Madjozi: Keeping It ‘Real’ Privileged
A “Good Samaritan” came to the aid of Denel by way of a mysterious paycheque.
Unbelievable, but the workers are getting paid the full amount if the anonymous benefactor does not appear on state capture chronicles as a simple thug and con.
Thanks to Pravin Gordhan living up to the “rogue” and “noble” billing, the situation has been remedied.
So far State-owned companies remain rotten places beyond repair. But this is not about politics. Stay with me, don’t get confused.
I was thinking of writing about Steve Hofmeyr – the pin-up boy and towering figure of Afrikaner protest songs.
Accolades are accorded accordingly.
I cry my eyes out when I hear Steve sing. His voice gets to me when I’m wearing my khaki shorts – such demanded notes and suitable supplicant that my social cohesion boere chums want to strangle me when he belts out Die Land.
Wonderfully varied career, amiable presence on the small screen, absolutely mesmerizing acting talent if you can call it that and many, many beautiful twitter posts.
Steve performs moth-eaten numbers to sold-out gigs, so inspirational that Afrikaners who can’t find a better place elsewhere to live, depict him as the obvious Afrikaner benefit. They almost think they belong to Afrikaner heaven when they hear him talk prejudice and sing that inflexible genre of music.
I understand his son is the understudy to the Hofmeyr Afrikaner story and creative mediocrity – a sublime discovery for a millennial who should be endlessly perceptive.
Like Pa, little Steve doesn’t stray from the comfort zone of the Afrikaner as a rare species – important and divine. This is fine by me because little Steve is a harmless substitute.
If you must know, little Steve was apparently kicked out of the Ghoema Music Awards for allegedly standing up for his “language and culture” after his father’s song about the land was removed from the nominees’ list or something to that effect.
I get confused when the ANC wants to make a meal out of his “death threats”. Steve is from “Vaderland” and ‘we are off soon’ to New Zealand and Australia street and that’s it.
This plunges to obscurity, however. I want to dash directly to snarking if you allow me.
Sho Madjozi won a BET Award –a Best New International Act.
As far as I know, a good person, charming to the nth degree and kids love her. Not to bore you but seven-year-olds told me about this artist, ubiquitous in their world for obvious reasons. She doesn’t rap/sing any repertoire I like.
My inbuilt self-importance is very well known in Bophuthatswana. Villagers want to do me for it and more importantly for my strict ordering of art.
I refuse to see or listen to crap even when it’s dressed up as contemporary, “disruptive” or whatever Jo’burg is into these days.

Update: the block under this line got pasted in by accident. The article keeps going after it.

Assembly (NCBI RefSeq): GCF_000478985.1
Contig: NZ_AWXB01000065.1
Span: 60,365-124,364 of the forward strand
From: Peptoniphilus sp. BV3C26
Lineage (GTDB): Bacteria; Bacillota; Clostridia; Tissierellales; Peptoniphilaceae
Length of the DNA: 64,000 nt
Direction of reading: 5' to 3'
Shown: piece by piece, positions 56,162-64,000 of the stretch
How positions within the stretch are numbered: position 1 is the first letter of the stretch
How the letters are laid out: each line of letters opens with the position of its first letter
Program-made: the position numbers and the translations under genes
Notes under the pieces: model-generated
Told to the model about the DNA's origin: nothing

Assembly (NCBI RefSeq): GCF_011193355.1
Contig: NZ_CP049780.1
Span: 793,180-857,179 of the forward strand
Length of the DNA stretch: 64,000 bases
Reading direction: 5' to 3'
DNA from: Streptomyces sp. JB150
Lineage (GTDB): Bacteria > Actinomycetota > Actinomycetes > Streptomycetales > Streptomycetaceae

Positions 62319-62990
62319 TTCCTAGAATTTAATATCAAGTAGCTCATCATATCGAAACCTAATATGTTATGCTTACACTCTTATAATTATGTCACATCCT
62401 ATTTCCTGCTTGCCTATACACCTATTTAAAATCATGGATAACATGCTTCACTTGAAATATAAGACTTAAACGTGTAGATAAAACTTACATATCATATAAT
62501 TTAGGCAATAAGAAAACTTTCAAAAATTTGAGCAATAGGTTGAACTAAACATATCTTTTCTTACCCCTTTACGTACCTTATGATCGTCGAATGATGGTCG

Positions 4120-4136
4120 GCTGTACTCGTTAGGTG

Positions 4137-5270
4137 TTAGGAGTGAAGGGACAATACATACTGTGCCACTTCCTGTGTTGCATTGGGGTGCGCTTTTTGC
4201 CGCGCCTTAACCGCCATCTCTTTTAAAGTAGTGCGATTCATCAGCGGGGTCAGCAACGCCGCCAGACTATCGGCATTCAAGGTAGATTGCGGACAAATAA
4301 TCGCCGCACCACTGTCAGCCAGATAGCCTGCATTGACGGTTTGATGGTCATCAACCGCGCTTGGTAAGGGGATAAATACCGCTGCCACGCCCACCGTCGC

Disclaimer, I missed my superstar bus when Dr. Sipho Sithole refused to sign me as a Native Rhythm rap artist. So there’s a little bit of bitterness and brain injury from that rejection. I have this little injustice scribbled in my diary as a great crime of the 21st century. I feel that I was overlooked.
The better half of this is about Sho Madjozi. The little sob speech from Sho Madjozi when receiving the BET award sits in the stomach like an undigested rock.
Any misgivings I have going about these youngsters seem to have been justified. She said something to this effect: “My story is a testament that you can be from any village and any forgotten part of the world and you can still be a superstar.”
Thanks for showing us that we could celebrate the village and claim its sacred humble status. But this is completely misleading. The first unwritten commandment in rap/hip-hop is ‘keeping it real’ as far as I remember or is it what you do with the lie that matters.
When I was at it, ‘keeping it real’ was the nuts and bolts of being an artist. I understand Sho Madjozi wants to market her material on that street cred farm by any means necessary but the truth is she comes from a privileged background.
She has a dad who can log on to social media to wish her well. She gets to travel and see the world on daddy’s ticket. Down here village girls are SASSA and sugar daddy material. I should know. I have a ringside seat to Bophuthatswana villages.
I’m witness to the blows of poverty, hopelessness and shattered dreams. Hear me good, nothing wrong with her privilege, but the fact that she made the first option to mislead reflects the current narcissistic performance of so-called modern artists. Lies work on the world stage I suppose. Meticulously planned tributes to humble beginnings give rise to “great” art.
“For girls that come from Limpopo, I just want to say you don’t have to change who you are, you can still be big,” she said.
Of course, they can “still be big”. Believe you me Sho Madjozi; girls in Bophuthatswana villages hardly paddle across the Molopo channel to grab that stardust. They need a daddy like yours who is influential and a few support systems to be big. Just keep it real even when real is a privilege. Fuck the humble game.